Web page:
Forensics For Dummies
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If you don't know what you're looking for, finding it is nearly impossible. Profiling, or looking at evidence and making a best guess as to the type of individual who would commit the crime in question, helps investigators get a firm grasp on whom it is they're trying to track down. The profiler, usually a specially trained FBI agent,looks at the crime scene, autopsy data, victim, and likely precrime and postcrime behaviors of the killer to make this assessment. The profiler answers questions like:

  • How did the killer gain access to the victim?
  • What did the killer do to the victim?
  • Did the killer try to cover his or her tracks and, if so, how?
  • What is it about this victim that attracted the killer?
  • What motive or fantasy drove the killer to harm the victim in the particular manner at the particular time and location?

In serial murder cases, offenders often are termed unknown subjects, or unsubs for short. Analysis of the crime scene may offer clues to the type of unsub police should search for. That analysis has become known as offender profiling. Even though profiling may not lead to the exact individual, it often helps police narrow the focus of their investigation. In addition to predicting where other evidence is likely to be located, profiling may suggest the unsub's

  • Physical and psychological makeup
  • Areas of residence and work
  • Behaviors that may have been exhibited before the crime
  • Likely comings and goings after the crime

Lastly, the crime scene may reveal aspects of an unsub's modus operandi (MO, or method of operation) and signature. Check out the later section about "Distinguishing MO from signature."

Criminal profiling evolved from studies conducted by the FBI's Behavioral Science Unit, which now is known as the Investigative Support Unit. The studies were designed to gain insight into violent criminals. As investigators' collective understanding of violent offenders increased, a useful investigative tool was born. Crime-scene analysis for clues to the offender's personality and motives and offender profiling continually gained popularity and now are considered critically important in tracking serial offenders. The premise that the perpetrator not only leaves behind physical evidence but also behavioral and psychiatric evidence is leading criminalists to understand that this evidence may be key to finding perpetrators.

One of the basic tenets of profiling is that behavior reflects personality. How a person acts depends upon his or her personality and psychological needs and fears. Profiling seeks clues to the perpetrator's personality from the behaviors he or she exhibits at the crime scene. These clues can provide insight into the killer's motives, level of intelligence and sophistication, and reasons for selecting a particular victim.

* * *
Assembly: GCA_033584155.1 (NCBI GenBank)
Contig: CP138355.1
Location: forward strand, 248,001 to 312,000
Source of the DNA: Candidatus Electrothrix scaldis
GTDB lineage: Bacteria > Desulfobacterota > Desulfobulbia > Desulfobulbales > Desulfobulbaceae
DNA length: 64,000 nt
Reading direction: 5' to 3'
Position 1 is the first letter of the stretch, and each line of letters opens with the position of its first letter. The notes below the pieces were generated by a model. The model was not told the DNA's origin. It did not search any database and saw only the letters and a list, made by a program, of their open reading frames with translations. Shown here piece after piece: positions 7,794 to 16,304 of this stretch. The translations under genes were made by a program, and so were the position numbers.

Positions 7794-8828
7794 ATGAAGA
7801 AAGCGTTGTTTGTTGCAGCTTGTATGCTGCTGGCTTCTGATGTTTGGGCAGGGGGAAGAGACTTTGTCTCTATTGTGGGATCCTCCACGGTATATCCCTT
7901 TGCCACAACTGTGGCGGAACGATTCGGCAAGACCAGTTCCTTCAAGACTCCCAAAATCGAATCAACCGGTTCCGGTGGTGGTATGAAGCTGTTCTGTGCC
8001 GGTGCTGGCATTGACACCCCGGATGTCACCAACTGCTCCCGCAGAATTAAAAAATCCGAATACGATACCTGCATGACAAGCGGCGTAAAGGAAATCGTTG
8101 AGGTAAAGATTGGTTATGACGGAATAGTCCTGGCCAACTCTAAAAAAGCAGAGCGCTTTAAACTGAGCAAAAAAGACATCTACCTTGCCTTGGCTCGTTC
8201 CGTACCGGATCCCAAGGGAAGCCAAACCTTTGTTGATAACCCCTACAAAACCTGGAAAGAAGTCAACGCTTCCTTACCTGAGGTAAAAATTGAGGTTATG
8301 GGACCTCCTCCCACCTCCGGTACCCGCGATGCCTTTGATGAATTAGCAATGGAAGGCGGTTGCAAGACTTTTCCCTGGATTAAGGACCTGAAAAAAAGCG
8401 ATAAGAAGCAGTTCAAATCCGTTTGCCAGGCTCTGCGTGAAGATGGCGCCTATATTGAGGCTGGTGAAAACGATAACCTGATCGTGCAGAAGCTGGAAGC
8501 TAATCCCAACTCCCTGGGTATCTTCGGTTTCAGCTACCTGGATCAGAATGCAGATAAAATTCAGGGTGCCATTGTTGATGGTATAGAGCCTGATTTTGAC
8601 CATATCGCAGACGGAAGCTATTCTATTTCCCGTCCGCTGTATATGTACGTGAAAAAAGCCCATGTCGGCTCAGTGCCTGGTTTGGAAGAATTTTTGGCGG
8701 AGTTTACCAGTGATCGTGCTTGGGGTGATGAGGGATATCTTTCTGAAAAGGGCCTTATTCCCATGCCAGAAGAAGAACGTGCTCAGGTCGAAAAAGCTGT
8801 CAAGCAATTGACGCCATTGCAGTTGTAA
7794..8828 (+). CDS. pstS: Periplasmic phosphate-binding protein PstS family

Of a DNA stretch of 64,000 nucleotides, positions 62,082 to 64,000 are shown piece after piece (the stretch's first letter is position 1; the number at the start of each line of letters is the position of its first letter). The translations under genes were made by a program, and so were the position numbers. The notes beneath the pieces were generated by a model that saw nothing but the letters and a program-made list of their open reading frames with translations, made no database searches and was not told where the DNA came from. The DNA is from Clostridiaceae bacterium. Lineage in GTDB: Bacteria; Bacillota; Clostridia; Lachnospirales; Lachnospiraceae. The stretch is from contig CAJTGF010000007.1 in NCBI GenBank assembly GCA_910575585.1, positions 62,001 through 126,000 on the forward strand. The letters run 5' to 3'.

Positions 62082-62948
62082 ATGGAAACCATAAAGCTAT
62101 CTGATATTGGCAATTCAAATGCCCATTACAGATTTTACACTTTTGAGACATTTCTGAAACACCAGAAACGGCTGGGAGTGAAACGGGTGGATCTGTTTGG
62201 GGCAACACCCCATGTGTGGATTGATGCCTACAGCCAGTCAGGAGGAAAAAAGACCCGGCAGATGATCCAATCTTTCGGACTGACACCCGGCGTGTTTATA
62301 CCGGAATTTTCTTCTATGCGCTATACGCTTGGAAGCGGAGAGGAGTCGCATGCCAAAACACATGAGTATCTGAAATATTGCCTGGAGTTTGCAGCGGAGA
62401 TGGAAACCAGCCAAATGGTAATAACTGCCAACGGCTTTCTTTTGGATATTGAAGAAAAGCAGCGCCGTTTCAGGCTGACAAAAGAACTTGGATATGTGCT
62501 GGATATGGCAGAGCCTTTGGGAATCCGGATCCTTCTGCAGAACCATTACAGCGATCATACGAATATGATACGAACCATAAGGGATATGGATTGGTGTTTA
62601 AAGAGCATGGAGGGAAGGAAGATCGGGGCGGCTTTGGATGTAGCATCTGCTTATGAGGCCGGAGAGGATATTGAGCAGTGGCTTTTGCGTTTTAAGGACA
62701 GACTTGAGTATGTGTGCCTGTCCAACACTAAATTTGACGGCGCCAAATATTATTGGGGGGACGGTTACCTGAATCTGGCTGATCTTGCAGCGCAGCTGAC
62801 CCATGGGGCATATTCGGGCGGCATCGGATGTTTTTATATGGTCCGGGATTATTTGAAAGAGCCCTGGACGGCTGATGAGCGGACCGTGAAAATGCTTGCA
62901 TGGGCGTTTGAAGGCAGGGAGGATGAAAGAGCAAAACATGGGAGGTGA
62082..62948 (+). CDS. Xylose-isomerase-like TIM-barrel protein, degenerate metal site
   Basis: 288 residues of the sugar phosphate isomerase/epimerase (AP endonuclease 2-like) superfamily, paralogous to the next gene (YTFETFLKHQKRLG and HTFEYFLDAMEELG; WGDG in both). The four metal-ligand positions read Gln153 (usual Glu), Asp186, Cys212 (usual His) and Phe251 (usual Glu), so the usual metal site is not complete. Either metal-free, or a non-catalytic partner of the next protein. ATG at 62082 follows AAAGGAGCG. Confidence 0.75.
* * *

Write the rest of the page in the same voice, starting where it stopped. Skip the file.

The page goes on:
Assessing the perpetrator's psyche

One basic method of characterizing offenders from crime-scene evidence divides them into the following three categories:

  • Organized offenders: These criminals are more sophisticated in their approach, and their crimes show evidence of planning. These types tend to be of average or better intelligence, employed, and in active social relationships such as with spouses and families. Even though they're driven by their fantasies, they maintain enough control to avoid being impulsive. They prepare and even rehearse. They tend to target specific victims or types of victims and use control measures such as restraints to maintain victim compliance. They bring the tools they need to gain access to and control of the victim and avoid leaving behind evidence. As killers, they generally hide or dispose of the body and are likely to have a dumpsite already selected.
  • Disorganized offenders: These criminals usually live alone or with a relative, possess lower-than-average intelligence, are unemployed or work at menial jobs, and often have mental illnesses. They act impulsively, or as if they have little control over their fantasy-driven needs. They rarely use ruses to gain the victim's confidence, but rather attack with sudden violence, overwhelming the victim. The crime scene often is messy and chaotic. This type of offender doesn't plan ahead or bring tools along, but rather uses whatever is handy. As killers, they typically leave the body at the scene and exert little effort to avoid leaving behind evidence. Some have sexual contact with the victim after killing him or her.
  • Mixed offenders: Some offenders leave behind mixed messages at crime scenes. They show evidence of planning and a sophisticated MO, but the assault itself may be frenzied or messy, which may indicate some control over deep-seated and violent fantasies.

Profilers have developed categories of descriptors, or ways that they describe the types of individuals who commit the crimes. Some of the descriptors used in serial killer profiling are as follows:

  • Age: Most serial killers are in their 20s or 30s.
  • Sex: Almost all are male.
  • Race: Most don't cross racial lines. That means, in general, White offenders kill Whites, while Black offenders kill Blacks.
  • Residency: Organized offenders may be married, have a family, and be well liked by their friends. Disorganized offenders, because of their mental instability and immaturity, tend to live alone or with a family member.